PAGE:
Who is the new Northern Ireland Secretary and what can we expect from him?

Brexit will be one of the most pressing concerns for James Brokenshire in the months and years ahead...

James Brokenshire, who has been appointed Northern Ireland Secretary, leaves 10 Downing Street, London. Image: Andrew Matthews / PA Wire/Press Association Images

James Brokenshire, who has been appointed Northern Ireland Secretary, leaves 10 Downing Street, London. Image: Andrew Matthews / PA Wire/Press Association Images

As the new British prime minister Theresa May put together her new cabinet this week, there were some very high profile surprises - not least Boris Johnson becoming the new foreign secretary.

For people on this island, however, the most notable change was the appointment of a new Northern Ireland Secretary - James Brokenshire.

It came after Theresa Villiers resigned from the role she had held for four years. 

Mrs Villiers said that the "new Prime Minister was kind enough to offer me a role but it was not one which I felt I could take on". 

The Derry Journal suggests the "vast majority of people in the North had never heard of James Brokenshire" before yesterday's announcement.

So who exactly is he, and what kind of challenges does he face in his new office?

Who is he?

Mr Brokenshire was born in 1968 in Southend-on-Sea, a seaside town around 65km east of London.

He studied law in university, and worked in an international law firm in London for 13 years before becoming an MP.

His website states he specialised in "company law, corporate finance, takeovers and flotations on the London Stock Exchange".

He was first elected as a member of parliament in 2006 for the Hornchurch constituency in the greater London region.

His constituency was dissolved in 2010, and he was instead chosen as a Conservative candidate for Old Bexley & Sidcup. 

He topped the constituency poll in both 2010 and 2015 - winning more than 50% of the vote in the two ballots.

He has served a number of roles during his time in parliament.

After the Conservatives entered government in 2010, Mr Brokenshire was initially appointed parliamentary under secretary for crime reduction.

A year later, he became the under secretary for crime and security. 

In 2014, his role was expanded and he became the minister for security and immigration.

During his time in junior offices, he oversaw the winding-up of the forensic science service which was costing the British government millions of pounds every year.

His website cites the introduction of the Protection of Freedoms Act and overseeing the security operation for the London Olympics as some of his key achievements.

He backed a 'Remain' vote in the EU referendum, as well as Theresa May's leadership bid.

What can we expect?

Even since devolution, the role of the Northern Ireland Secretary has diminished, with more control now in the hands of the power-sharing executive.

Mr Brokenshire describes the role as "ensuring the smooth operation of the devolution settlement and promoting Northern Ireland as a place in which to invest and do business."

Although the Northern Ireland Office may not be considered one of the most 'senior' ministerial positions in the British cabinet, the new secretary does face a few more challenges than his predecessor did.

The elephant in the room is, of course, Brexit. Like Scotland, Northern Ireland voted to stay in the EU, putting it at odds with the rest of the UK.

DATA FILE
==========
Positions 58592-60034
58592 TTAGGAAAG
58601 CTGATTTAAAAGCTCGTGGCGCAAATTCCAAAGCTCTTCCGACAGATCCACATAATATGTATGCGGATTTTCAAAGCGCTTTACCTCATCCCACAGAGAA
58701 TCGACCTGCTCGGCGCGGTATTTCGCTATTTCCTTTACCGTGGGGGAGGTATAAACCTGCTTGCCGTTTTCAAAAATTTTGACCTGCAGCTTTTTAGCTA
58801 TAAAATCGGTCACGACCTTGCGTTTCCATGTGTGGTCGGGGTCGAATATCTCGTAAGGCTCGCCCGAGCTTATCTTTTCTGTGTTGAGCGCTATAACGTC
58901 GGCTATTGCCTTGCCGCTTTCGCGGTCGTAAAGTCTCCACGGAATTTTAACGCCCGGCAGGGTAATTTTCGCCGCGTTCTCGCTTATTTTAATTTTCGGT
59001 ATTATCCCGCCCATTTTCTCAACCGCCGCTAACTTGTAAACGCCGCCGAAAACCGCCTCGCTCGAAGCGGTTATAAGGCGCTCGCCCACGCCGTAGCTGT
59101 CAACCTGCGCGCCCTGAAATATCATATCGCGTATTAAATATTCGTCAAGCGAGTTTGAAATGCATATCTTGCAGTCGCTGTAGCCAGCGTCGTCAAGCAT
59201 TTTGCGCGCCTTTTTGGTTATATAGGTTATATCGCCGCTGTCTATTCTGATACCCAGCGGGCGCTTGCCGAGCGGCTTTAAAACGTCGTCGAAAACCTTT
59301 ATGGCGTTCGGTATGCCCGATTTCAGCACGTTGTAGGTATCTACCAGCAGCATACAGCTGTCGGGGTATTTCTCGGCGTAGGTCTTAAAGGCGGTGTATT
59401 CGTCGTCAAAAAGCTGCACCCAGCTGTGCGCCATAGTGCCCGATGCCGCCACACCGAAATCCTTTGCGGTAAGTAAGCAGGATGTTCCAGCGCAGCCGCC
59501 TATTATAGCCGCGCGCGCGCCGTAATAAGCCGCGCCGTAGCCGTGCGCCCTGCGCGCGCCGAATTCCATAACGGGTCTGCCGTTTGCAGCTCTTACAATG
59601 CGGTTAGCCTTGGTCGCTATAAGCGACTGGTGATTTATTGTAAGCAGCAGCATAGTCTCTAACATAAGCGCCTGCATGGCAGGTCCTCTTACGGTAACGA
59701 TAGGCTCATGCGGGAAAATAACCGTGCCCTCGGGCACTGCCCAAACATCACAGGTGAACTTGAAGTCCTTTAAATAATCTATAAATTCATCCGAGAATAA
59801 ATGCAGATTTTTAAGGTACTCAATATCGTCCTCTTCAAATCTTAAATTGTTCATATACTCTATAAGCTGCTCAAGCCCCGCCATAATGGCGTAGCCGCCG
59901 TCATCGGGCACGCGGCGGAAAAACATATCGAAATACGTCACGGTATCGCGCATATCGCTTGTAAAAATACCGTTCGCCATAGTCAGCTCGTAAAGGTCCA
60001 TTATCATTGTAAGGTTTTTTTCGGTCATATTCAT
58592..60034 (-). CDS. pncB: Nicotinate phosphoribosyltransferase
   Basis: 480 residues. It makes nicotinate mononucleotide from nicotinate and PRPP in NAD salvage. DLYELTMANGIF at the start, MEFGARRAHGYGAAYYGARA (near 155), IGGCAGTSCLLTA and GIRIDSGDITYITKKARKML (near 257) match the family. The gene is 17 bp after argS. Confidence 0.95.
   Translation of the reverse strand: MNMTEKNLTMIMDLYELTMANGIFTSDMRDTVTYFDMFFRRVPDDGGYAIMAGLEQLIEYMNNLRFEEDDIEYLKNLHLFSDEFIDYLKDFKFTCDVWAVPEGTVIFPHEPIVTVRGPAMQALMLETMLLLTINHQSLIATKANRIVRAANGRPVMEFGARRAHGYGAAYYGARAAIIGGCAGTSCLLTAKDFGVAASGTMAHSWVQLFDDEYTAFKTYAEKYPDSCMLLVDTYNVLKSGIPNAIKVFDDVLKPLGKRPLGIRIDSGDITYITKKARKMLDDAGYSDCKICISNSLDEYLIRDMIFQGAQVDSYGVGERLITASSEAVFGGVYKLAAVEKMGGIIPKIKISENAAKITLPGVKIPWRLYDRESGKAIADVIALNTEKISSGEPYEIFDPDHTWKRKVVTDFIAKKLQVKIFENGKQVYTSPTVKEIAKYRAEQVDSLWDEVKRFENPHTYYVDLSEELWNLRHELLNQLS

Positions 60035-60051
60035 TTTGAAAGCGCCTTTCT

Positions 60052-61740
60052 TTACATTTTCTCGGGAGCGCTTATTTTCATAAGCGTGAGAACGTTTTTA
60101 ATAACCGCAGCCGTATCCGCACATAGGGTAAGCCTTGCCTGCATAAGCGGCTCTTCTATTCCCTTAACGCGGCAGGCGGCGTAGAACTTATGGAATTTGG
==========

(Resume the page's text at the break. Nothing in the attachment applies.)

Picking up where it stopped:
The land border with the Republic will surely be one of the most significant practical challenges during the process of leaving the EU.

Mr Brokenshire has already said a few reassuring words on the subject of the border.

"It is vital that Northern Ireland’s interests are fully protected and advanced including in relation to the border," he said in his first statement.

"I am looking forward to working closely over the coming weeks and months with the Executive, the Irish Government and the whole community in Northern Ireland to build a brighter, more secure future for everyone," he added.

He explained: "A key priority for me is to continue with the full implementation of the Stormont House and Fresh Start Agreements, to help tackle paramilitarism, put the Executive’s finances on a secure footing and address the legacy of the past.

He also expressed a commitment to maintaining the UK government’s full support for the Good Friday Agreement.

Northern Ireland politicians have been responding to the appointment.

SDLP Leader Colum Eastwood urged Mr Brokenshire to approach the significant challenges "openly and with a listening ear."

He added: "In a welcome contrast to his predecessor, Mr Brokenshire was a Remainer, knew the benefits of staying in the EU and the consequences of leaving. In his role as Secretary of State he must act in the best interests of people of Northern Ireland, and I urge him to listen to his original instincts and ensure the democratic will here is upheld."

Sinn Féin's Gerry Adams sounded a more cautious note, stating: “The new British Secretary of State James Brokenshire voted in May for the scrapping of the Human Rights Act. The Conservative Party is committed to this position and the new British Prime Minister has made clear her dislike of the European Convention on Human Rights.

"This must a matter of serious concern for all citizens who support the full implementation of the Good Friday Agreement and for the Irish Government," he added.

First Minister Arlene Foster, meanwhile, said she was looking forward to working with Mr Brokenshire:

One thing is for sure: leaving the EU will be a defining concern for Theresa May's new government, and there is no doubt James Brokenshire will have some role to play in the surely difficult process ahead.